The glue for an inclusive, healthy and responsive democracy—like a healthy relationship—is trust. Democracy requires trust in the political apparatus, such as Congress, as well as trust between its people. The state of trust in our country, however, is a pit of brokenness. According to the Pew Research Center, 35 percent of Americans are “low-trusters” who believe that people cannot be trusted and only look after their own self-interest. Interestingly, among this group of Americans, 40 percent believe we are overreacting to the COVID-19 crisis.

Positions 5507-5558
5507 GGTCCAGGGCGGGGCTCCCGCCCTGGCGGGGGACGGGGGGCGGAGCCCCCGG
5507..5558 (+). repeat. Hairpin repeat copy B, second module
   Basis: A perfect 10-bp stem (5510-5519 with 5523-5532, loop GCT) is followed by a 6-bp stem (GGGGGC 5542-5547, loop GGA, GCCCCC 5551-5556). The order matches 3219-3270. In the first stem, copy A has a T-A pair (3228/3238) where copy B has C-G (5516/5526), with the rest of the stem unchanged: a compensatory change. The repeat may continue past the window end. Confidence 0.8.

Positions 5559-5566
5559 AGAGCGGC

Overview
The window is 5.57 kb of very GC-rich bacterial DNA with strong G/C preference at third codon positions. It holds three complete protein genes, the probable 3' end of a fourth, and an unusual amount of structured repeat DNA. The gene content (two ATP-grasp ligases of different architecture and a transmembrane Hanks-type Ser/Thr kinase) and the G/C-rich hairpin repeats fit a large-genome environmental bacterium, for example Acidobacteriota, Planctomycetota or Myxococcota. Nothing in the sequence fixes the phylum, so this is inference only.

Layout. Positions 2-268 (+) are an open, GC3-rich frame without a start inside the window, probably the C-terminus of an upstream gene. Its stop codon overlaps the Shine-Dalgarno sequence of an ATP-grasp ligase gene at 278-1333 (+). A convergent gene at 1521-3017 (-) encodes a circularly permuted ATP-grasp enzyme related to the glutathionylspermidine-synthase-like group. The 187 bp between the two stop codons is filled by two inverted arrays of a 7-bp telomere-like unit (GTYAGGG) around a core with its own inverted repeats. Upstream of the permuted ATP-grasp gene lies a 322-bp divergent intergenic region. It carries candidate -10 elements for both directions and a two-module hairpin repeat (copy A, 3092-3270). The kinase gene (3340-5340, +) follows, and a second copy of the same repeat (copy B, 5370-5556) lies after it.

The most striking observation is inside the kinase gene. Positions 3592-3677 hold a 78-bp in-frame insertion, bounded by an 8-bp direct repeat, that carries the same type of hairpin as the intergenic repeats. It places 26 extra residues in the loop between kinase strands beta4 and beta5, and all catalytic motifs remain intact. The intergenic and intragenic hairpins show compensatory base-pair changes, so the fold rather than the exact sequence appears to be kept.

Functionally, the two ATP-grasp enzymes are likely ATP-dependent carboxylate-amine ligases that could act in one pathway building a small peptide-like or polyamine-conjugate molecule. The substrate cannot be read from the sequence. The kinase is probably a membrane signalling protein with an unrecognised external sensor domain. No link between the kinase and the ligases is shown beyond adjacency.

Trust not only impacts what we believe and how we engage with each other but also our ability to weather and address crises effectively. Democracy entrepreneurs are building innovative models to repair or dismantle the broken systems in our democracy to create an inclusive, healthy, and responsive democracy grounded in trust.
“We know that philanthropy has not significantly invested in our democracy space, in this election,” explained Yordanos Eyoel, a partner at New Profit who leads its Civic Lab. “From the electoral perspective, what we’re seeing right now is what the reports are saying; $14 billion was spent on the 2020 elections alone, the most ever that has ever been spent on any election cycle.
Watch the full video about democracy and social entrepreneurship at Worth.
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